RSC speaks out on laser programme cuts
26 March 2008
The Royal Society of Chemistry today expressed deep concern about current plans to reduce availability of lasers that are much used by UK scientists.
The society's director of science policy has written to the director of the Central Laser Facility in Oxfordshire laying out the reasons for concern.
The statement by the RSC comes in the wake of publicity concerning the Science and Technology Facilities Council's plans to carry out cuts in facilities in order to plug a gap in finances.
Prof Rodney Townsend's letter concluded: "It is our considered view that a downgrading and outsourcing of the Lasers-for-Science programme would be a real tragedy for the UK scientific community.
Professor Townsend said that the RSC wished to take up the issue of the future of the Lasers-for-Science programme, which has been defined as being of 'low priority' in plans regarding physics and life sciences projects and facilities.
He noted that the upgrade programme for the Vulcan laser - one of the world's most powerful - had been given a high priority and that the high power laser programme had medium priority but that the Lasers-for-Science programme was being given lowest priority.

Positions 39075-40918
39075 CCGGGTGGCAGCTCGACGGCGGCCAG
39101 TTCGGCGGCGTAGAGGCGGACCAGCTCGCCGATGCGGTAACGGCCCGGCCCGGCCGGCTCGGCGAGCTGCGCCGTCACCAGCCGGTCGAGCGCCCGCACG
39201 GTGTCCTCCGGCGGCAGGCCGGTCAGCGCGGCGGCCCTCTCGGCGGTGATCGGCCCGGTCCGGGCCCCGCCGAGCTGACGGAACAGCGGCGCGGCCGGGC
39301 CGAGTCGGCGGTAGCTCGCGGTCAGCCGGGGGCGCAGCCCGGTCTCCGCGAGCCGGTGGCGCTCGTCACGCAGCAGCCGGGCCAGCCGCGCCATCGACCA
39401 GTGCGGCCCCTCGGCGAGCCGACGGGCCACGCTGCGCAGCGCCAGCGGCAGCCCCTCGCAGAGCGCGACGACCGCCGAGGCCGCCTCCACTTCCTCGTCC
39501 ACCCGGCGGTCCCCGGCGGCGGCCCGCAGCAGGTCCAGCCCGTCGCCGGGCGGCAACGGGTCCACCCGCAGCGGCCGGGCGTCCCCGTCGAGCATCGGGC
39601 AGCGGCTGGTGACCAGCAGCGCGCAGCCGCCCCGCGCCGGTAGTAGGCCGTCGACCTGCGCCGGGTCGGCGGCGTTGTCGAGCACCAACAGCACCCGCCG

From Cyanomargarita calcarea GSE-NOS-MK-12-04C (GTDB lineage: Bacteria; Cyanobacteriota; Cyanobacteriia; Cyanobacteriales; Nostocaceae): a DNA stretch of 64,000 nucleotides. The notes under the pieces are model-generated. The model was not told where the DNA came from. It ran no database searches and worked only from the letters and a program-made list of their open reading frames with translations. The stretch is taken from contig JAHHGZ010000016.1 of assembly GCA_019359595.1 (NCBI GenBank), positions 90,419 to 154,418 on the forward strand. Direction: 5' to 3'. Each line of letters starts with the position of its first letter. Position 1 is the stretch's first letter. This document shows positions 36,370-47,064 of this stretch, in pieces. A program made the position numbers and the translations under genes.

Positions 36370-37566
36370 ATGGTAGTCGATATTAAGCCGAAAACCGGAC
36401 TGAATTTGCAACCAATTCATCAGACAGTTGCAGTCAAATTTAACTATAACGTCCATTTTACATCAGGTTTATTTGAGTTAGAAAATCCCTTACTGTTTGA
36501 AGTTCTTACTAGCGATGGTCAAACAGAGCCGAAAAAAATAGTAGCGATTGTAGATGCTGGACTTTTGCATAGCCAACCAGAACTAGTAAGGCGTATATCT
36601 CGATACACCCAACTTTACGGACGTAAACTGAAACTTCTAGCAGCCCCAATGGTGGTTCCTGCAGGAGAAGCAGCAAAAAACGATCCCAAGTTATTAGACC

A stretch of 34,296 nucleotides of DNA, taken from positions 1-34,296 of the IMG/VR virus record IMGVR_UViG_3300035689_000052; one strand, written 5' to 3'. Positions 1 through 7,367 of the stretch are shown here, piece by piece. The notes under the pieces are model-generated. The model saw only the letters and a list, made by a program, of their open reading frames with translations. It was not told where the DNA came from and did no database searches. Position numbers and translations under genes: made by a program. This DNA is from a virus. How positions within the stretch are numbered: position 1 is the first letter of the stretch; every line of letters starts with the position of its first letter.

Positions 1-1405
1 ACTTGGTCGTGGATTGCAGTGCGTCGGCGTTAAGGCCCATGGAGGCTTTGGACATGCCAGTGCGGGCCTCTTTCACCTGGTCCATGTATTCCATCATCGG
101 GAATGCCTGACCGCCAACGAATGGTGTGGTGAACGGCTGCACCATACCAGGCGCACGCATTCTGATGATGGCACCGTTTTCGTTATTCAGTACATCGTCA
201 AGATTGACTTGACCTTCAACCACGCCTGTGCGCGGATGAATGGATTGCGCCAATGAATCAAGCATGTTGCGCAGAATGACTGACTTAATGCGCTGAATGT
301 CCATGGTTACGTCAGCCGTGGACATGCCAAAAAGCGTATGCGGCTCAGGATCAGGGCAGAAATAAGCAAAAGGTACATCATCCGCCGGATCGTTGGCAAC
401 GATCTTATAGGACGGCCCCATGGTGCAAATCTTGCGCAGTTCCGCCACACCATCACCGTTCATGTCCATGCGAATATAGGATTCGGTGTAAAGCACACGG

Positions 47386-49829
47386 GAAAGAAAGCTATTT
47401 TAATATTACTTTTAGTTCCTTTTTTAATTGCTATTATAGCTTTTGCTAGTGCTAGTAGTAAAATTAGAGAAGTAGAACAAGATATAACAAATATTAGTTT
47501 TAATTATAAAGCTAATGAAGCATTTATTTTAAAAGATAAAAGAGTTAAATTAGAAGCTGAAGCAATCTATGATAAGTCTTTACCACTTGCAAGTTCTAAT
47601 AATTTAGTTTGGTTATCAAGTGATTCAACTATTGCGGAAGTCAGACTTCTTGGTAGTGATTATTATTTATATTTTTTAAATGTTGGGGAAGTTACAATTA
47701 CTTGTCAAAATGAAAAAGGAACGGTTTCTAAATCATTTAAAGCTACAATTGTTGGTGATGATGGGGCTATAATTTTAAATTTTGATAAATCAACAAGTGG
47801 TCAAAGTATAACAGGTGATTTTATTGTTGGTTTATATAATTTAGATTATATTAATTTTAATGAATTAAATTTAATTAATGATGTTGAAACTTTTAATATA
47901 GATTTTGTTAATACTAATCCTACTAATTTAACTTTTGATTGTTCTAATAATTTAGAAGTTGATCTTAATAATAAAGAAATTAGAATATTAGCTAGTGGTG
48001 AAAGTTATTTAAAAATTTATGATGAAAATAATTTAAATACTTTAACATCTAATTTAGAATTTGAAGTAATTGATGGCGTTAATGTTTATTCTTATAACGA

Stressing that the Lasers-for-Science programme comprised "extremely versatile lasers" that were applied to a wide range of scientific and industrial programmes across many sciences, Prof Townsend added that the loss of access to them would have a "far reaching and profound effect".
Prof Townsend added that the programme "provides access to state-of-the-art sources of electromagnetic radiation and associated instrumentation that allows a scientist with expertise in the chemical and biochemical application to obtain top-quality data without the burden of understanding the details of the instrument design."
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